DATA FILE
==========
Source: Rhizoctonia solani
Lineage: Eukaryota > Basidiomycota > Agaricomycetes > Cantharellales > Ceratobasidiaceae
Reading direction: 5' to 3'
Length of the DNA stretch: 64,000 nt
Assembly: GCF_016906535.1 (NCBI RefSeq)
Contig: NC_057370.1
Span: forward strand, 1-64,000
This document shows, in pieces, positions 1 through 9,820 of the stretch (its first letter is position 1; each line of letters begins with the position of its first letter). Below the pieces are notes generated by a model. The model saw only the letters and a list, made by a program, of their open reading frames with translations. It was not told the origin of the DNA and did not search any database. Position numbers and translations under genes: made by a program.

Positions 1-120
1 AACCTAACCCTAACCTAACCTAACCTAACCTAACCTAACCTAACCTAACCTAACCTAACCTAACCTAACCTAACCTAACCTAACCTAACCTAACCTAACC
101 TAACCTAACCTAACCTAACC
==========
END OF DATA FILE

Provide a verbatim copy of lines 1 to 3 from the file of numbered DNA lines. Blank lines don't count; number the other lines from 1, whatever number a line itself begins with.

Source: Rhizoctonia solani
Lineage: Eukaryota > Basidiomycota > Agaricomycetes > Cantharellales > Ceratobasidiaceae
Reading direction: 5' to 3'